Having been knocked out, Ben came to join us in the stands to watch the rest of the action – yet another highlight of a special evening. It was kind of surreal to see his Olympic bib amongst the flags and facepaint of the regular crowd.

“It was an amazing experience,” Ben told me. “I was a bit bummed about the semis but seeing these lot put me in happy spirits again.”

Rumours had been flying around town that with all the recent rain the pipe was in shitty condition, but Ben revealed that the shapers had turned it around in the last 24 hours to produce one of the best transitions he’d ever ridden.

“It’s pretty quiet up there [at the top]. There’s a minimal amount of people, just the athletes and the coaches. It’s a bit of a strange atmosphere. Everyone’s still high-fiving each other and supporting each other, but once you’re dropping in you’ve gotta put the game face on. I could hear my supporters though – they were screaming loud!”

As the finals got underway all eyes were predictably on Shaun White. Would the most famous face in snowboarding live up to the hype? Would he bust out his new signature tricks – the double cork and the double McTwist (newly christened the ‘Tomahawk’) – and claim the gold he so desperately desired? Or would there be an upset? Could the likes of BEO Champ Peetu Piiroinen or fellow yanks Scotty Lago and Louie Vito pull something out the bag? At the frankly ridiculous odds of 25/1, I’d personally had a cheeky flutter on Peetu.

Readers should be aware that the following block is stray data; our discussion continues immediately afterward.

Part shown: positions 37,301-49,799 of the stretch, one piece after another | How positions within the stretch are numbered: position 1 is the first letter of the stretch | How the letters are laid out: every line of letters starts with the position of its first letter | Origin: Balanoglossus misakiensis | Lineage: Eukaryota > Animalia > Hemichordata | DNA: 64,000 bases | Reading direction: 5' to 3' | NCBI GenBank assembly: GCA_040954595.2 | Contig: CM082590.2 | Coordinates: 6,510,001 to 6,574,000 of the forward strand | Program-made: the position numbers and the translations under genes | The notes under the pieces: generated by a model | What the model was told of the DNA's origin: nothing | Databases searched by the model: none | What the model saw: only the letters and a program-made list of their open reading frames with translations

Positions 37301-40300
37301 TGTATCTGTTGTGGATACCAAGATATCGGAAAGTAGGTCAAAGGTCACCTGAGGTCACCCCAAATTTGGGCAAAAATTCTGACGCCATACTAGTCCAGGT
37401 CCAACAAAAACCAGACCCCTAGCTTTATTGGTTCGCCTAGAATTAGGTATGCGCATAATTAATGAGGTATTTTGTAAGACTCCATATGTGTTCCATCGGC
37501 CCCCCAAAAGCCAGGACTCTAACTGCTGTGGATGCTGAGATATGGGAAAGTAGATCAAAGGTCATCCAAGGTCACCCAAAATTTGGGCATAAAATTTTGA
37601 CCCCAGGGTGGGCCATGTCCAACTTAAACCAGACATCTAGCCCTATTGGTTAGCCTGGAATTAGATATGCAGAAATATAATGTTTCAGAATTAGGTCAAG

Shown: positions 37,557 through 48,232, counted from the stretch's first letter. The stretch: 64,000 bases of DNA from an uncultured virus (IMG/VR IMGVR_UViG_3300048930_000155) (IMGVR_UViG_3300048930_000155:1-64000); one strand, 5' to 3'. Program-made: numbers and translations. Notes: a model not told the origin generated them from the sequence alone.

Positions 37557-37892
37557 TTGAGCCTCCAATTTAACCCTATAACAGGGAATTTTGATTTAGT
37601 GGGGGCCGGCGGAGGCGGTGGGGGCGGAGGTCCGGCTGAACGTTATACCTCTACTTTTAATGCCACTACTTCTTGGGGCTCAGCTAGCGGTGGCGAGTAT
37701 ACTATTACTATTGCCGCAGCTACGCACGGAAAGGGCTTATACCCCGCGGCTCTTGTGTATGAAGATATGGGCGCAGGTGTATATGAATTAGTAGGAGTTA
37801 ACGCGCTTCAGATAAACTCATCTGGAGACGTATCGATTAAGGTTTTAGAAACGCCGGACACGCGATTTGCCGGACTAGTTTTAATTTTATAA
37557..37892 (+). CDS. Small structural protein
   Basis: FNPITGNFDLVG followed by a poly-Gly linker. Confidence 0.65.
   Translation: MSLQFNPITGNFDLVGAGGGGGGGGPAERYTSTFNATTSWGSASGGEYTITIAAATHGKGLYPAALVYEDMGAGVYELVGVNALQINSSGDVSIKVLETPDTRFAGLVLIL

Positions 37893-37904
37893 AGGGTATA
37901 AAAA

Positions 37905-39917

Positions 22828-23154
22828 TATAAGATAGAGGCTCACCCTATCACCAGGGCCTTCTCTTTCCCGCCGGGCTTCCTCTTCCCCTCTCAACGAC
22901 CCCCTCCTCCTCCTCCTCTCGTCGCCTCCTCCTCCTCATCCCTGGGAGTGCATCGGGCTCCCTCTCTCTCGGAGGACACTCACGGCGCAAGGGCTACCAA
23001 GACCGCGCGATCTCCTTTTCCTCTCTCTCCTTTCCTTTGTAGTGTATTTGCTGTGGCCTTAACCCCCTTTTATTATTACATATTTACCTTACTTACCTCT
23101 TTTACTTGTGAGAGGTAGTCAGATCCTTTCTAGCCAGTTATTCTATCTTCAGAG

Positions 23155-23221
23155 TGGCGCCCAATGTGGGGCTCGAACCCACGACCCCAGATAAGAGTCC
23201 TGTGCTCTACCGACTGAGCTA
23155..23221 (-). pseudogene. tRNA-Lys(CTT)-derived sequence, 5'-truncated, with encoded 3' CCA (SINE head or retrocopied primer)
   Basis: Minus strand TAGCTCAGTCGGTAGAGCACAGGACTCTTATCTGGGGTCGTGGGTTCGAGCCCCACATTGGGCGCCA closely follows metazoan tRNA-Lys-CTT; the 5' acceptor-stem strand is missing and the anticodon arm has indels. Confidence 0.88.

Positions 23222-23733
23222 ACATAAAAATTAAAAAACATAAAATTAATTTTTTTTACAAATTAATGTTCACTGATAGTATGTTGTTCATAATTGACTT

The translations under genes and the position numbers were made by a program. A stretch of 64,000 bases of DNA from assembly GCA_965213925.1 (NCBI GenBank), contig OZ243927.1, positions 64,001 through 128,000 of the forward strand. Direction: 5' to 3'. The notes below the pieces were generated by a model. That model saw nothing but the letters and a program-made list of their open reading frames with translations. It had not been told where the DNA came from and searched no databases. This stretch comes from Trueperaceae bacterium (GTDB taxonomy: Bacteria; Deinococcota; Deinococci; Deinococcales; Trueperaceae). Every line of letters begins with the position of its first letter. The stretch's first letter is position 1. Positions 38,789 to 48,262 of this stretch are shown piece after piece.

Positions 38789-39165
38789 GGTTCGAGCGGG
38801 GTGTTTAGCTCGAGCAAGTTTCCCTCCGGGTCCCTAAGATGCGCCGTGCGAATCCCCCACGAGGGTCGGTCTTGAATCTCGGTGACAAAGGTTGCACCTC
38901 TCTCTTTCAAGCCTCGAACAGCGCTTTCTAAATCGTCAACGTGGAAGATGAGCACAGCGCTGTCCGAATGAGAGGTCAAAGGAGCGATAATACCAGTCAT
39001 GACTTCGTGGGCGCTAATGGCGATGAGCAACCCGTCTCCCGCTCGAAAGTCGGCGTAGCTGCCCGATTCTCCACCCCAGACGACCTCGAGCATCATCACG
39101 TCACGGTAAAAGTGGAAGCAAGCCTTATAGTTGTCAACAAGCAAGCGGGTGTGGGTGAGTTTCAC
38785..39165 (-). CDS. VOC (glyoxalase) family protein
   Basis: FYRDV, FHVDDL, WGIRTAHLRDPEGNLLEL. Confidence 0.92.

In the end, of course, it was silly to think Shaun might do something so human as fall over. He absolutely smashed the competition with two nigh-on flawless runs which you can read more about here. Watching him in the flesh, two things strike you: First, he goes soooooo much bigger than everyone else. In this sense, he’s a bit like Terje Haakonsen back in the 90s – literally head and shoulders above the field. His backside airs on the first hit were just, well… humungous. Check this one out:

Second, he has the uncanny ability to soak up the heaviest of landings without it upsetting his momentum. When other riders land a little flat or scuff a landing, they tend to lose speed into their next hit, struggle to get the trick round clean and generally lose their rhythm. When Shaun lands flat (and trust me, not all his tricks find the tranny perfectly) he slaps his board down with an audible crack and somehow powers through to the opposite wall without a flinch.